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AG rejects moratorium on executions: ‘Justice delayed is justice denied’

The state will continue to carry out capital punishment while Gov. Kay Ivey conducts a “top-to-bottom review” of Alabama’s execution protocol, Attorney General Steve Marshall announced Monday.

The governor’s request for a review of the state’s execution protocol comes after Alabama Department of Corrections (ADOC) officials unsuccessfully attempted to administer the sentences of two death row inmates within the past three months.

In announcing the review, Ivey asked the attorney general not seek additional execution dates until the process was completed.

“For the sake of the victims and their families, we’ve got to get this right,” Ivey said in a statement last month. The governor blamed Alabama’s execution woes on the “legal tactics” employed by inmates’ defense teams and “criminals hijacking the system.”

Alan Eugene Miller, whose execution was scheduled for Sept. 22, avoided his punishment due to the state’s inability to access his veins. Kenneth Eugene Smith also avoided his execution last month due to officials’ failure to locate a suitable vein.

ADOC Commissioner John Hamm said his department “is fully committed to” Ivey’s “effort and confident that we can get this done right.”

During a Monday press conference, Marshall declared that no moratorium would exist for state executions.

“So far as I and my office is concerned, there is no moratorium, nor will there be, on capital punishment in Alabama,” said Marshall. “What occurred on Nov. 17 was a travesty, but not for the many reasons that death penalty opponents and death row sympathizers would have the public to believe.”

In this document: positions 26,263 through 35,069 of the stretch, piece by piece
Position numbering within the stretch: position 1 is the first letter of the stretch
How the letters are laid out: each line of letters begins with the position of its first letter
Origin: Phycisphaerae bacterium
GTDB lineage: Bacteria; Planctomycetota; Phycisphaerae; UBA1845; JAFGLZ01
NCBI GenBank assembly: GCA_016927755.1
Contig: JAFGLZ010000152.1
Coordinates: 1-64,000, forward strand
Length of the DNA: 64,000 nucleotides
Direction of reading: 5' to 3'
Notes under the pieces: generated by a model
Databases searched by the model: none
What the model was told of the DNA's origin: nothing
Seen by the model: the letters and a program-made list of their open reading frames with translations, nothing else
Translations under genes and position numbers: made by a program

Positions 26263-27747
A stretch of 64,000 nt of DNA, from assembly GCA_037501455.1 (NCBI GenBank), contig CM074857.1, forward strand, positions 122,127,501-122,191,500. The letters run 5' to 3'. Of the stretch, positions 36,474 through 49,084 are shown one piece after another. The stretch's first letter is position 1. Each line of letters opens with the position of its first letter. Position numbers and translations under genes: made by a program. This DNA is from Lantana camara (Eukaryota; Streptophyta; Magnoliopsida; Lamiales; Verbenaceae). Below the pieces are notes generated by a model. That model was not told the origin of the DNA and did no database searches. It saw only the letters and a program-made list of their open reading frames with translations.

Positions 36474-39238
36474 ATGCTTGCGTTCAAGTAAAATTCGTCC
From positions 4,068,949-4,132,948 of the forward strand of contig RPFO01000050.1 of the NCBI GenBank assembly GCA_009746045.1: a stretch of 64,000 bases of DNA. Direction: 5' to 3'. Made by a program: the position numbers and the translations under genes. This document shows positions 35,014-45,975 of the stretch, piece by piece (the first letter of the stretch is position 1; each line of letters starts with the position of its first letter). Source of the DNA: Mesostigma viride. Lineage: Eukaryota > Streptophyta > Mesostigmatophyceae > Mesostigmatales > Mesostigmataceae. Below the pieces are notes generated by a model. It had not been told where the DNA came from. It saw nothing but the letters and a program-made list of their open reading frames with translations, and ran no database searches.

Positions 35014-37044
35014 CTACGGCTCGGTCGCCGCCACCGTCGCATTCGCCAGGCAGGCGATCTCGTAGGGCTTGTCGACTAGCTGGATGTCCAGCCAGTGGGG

The attorney general then expressed sympathy for the victims’ families who did not see the murderers brought to justice.


(Video courtesy of WHNT News 19)

“The well known axiom is true: ‘Justice delayed is justice denied.’ And the clear record is that the delay relating to these executions lies at the feet of the inmates and their lawyers, not the State of Alabama,” said Marshall.

The attorney general took exception to the media coverage surrounding Smith, a man convicted in 1996 of a murder-for-hire of a pastor’s wife in North Alabama.

“Much of that coverage has seemingly been openly sympathetic to Smith and his cause, even some going so far as to advocate for the abolishment of the death penalty,” said Marshall. “And on what basis exactly? Because a cold-blooded convicted killer complains about the prodding and poking of a small IV line.”

Marshall referred to Smith as “a monster” whose victim was “beaten and bludgeoned to the point where her face was unrecognizable to her family and to her friends.”

“In Alabama, we acknowledge there are some crimes that are so heinous, atrocious and cruel, so depraved, that the only just punishment is death,” he said. “Kenny Smith, like Alan Miller before him, succeeded in only postponing, not escaping, that just punishment.”

Alabama’s chief law enforcement officer then pushed back against the notion that “there is a so-called moratorium on executions in Alabama.”

“And I will tell you that characterization came as a great surprise to me,” he said, before detailing that only the attorney general and the state’s high court had the authority to seek execution dates.

“[I] trust that Governor Ivey and her team will take all steps necessary to to allow the orders of the Alabama Supreme Court to be carried out.”

Dylan Smith is the editor of Yellowhammer News. You can follow him on Twitter @DylanSmithAL

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